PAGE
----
An embedded function must be defined by identical definitions in each compilation unit in which it is used. Therefore, the following example is not just an example of bad taste – it is generally unacceptable.

// file1.cpp inline int f(int i) { return i; } // file2.cpp inline int f(int i) { return i + 1; }

By default, const and typedef imply an internal layout. Therefore, the following example is valid, although it may lead to errors.

// file1.cpp typedef int T; const int x = 7; // file2.cpp typedef void T; const int x = 8;

Global variables that are local to a single compilation unit are a typical source of errors and are best avoided. For consistency, it is best to put global consttypedef, and inline only in header files.

You can force a constant to be externally composed by explicitly declaring it using the extern keyword.

To ensure that the names in a given compilation unit are local, you can use unnamed namespaces. The effect of using unnamed space resembles an internal layout.

C programs and older C++ programs use the static keyword (leading to confusion) to indicate "use internal layout". It is better not to use static except inside functions and classes.

3.2. Header files

In all declarations, the types of the same objects, functions, classes, etc. must be consistent. Therefore, the source code processed by the compiler and then by the linker must be consistent. The simplest method of achieving consistency of declarations in different compilation units is to include header files containing interface information in source files that contain executable code and/or data definitions.

A rule of thumb states that a header file may contain:

  • Named namespaces
  • type definitions;
  • Declarations and template definitions
  • Feature announcements
  • define embedded functions;
  • Data declarations
  • define constants;
  • enumerations;
  • name announcements;
  • inclusion directives;
  • macrodefinitions;
  • Conditional compilation directives
  • Comments.

This rule is not a language requirement. It simply reflects a reasonable way to use header files to express the physical structure of a program. On the other hand, the header file should never contain:

  • definitions of normal functions;
  • data definitions;
  • unnamed namespaces.

3.3. The Single Definition Rule

Each specific class, enumeration, template, etc. must be defined in the program exactly once.

From a practical point of view, this means that there should be exactly one definition, for example, of a class, located somewhere in one file. Unfortunately, the rule of language cannot be so simple. A class definition can be included in two source files. Worse, the "file" concept is not part of the definition of the C++ language.

Therefore, the rule of the standard stating that there must be a unique definition of a class, template, etc. should be stated in a more complex form. This rule is called the "One-Definition Rule" (ODR). Specifically, two definitions of a class, pattern, or built-in function are acceptable as a definition of the same entity if and only if:

  1. they are in different compilation units;
  2. they are identical to lexeme by lexeme;
  3. the token values are the same in both compilation units.

Here are examples of three ways to violate the ODR rule.

struct S1 {int a; charb; };
struct S1 {int a; charb; };

  Error – Cannot define structure twice in the same compilation unit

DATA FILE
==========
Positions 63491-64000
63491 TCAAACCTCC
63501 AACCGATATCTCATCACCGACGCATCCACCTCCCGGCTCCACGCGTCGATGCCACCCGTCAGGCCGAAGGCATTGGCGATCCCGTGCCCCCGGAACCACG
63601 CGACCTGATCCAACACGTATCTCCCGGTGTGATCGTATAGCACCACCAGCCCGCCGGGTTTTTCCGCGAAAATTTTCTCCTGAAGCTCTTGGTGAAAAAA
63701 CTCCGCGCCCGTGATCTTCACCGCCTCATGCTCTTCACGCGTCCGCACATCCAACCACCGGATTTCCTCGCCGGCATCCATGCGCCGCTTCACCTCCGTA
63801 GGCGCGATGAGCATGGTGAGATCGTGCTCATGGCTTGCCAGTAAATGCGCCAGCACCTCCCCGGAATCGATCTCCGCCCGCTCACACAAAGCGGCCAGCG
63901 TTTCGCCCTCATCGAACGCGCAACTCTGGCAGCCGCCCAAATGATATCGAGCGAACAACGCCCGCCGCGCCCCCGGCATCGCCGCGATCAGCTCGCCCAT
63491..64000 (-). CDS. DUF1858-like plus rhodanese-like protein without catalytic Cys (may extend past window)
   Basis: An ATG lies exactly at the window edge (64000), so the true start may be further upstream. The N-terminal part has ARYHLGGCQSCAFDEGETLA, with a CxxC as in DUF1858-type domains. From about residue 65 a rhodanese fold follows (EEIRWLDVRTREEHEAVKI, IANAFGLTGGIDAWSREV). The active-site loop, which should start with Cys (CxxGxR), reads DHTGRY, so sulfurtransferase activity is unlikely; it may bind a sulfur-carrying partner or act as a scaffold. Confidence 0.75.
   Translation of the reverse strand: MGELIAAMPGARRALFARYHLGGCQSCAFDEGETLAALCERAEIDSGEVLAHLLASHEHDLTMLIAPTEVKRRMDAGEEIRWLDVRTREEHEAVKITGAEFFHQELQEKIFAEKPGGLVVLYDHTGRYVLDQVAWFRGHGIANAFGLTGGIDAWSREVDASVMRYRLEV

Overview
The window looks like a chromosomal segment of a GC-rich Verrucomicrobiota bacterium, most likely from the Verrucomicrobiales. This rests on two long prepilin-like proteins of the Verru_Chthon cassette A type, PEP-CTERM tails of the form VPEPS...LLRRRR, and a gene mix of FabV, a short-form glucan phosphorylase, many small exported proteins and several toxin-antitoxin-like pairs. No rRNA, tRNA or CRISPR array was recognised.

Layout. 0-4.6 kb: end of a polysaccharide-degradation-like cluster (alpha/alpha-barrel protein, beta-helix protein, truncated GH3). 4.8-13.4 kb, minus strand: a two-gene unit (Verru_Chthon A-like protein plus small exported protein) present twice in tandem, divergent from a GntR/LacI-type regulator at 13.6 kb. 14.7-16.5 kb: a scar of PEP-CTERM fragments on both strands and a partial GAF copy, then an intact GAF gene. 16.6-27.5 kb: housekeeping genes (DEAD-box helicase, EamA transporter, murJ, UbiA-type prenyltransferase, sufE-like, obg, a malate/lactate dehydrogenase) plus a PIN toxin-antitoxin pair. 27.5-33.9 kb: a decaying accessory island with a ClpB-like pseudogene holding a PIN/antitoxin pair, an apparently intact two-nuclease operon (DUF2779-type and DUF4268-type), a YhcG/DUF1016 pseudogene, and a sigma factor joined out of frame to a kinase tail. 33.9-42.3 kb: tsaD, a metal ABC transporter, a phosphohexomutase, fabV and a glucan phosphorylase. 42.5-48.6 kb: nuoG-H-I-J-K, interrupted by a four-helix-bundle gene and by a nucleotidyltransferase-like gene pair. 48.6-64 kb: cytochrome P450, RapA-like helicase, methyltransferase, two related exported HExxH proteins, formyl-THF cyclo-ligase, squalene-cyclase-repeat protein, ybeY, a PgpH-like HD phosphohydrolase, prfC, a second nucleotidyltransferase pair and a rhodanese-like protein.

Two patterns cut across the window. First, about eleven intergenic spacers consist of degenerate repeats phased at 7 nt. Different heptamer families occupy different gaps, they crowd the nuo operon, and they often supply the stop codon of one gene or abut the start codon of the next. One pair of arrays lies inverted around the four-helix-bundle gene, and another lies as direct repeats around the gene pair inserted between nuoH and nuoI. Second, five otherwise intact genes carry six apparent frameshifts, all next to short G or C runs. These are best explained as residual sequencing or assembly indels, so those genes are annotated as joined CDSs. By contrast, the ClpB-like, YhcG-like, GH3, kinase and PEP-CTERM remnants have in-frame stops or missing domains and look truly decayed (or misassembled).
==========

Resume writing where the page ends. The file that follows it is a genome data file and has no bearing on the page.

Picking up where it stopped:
struct S2 {int a; charb; };
struct S2 {int a; charbb; };

  Error – the names of the members of the definitions are different
typedef intX;
struct S3 { X a; charb; };
typedef charX;
struct S3 { X a; charb; }; Error – the meaning of X in files is different

Checking the consistency of class definitions across compilation units is typically beyond the capabilities of most C++ implementations. As a consequence, violation of the ODR rule can be a source of very subtle errors. Unfortunately, the technique of putting shared definitions in header files and then including them in the source file does not prevent the latest form of rule violation. Local typedef and macros can change the meaning of the declarations that are included. The best protection against such problems is to create as self-contained header files as possible.


3.4. Guardians of Inclusion


Real programs usually contain several header files. Trying to represent each logical module of a program as a consistent, self-contained fragment can cause some declarations to be redundant. Such redundancy can lead to errors, because the header file containing the definition of a class or built-in function can be included twice in the same compilation unit.

There are two possible solutions to this problem:

  • reorganize the program in such a way as to eliminate redundancy;
  • Find a method that allows you to re-include header files.

The first approach is quite tedious and impractical when creating real-size programs. In addition, redundancy may be necessary to ensure that individual parts of programs are meaningful in themselves.

The benefits of eliminating redundant inclusions and the resulting simplification of the program can be quite significant both logically and in terms of reducing compilation time. However, the analysis of such redundancy is very rarely complete, so a method of over-inclusion is required. The traditional solution is to insert so-called inclusion guards.

// file1.h #ifndef FILE1_H #define FILE1_H ... #endif

The contents of the file between the #ifndef and the #endif are ignored by the compiler if FILE1_H defined. In this case, the first time the file is viewed at compile time, its contents are read and the FILE1_H is determined. If the file is included in the compilation unit a second time, its contents are ignored. The method is not perfect, but it works and is widely used in C and C++ programs. All standard header files contain inclusion guardians.

Another way to use the inclusion guards is possible.

// file2.h #define FILE2_H ...

// file2.cpp #if ! defined(FILE2_H)

#include "file2.h" #endif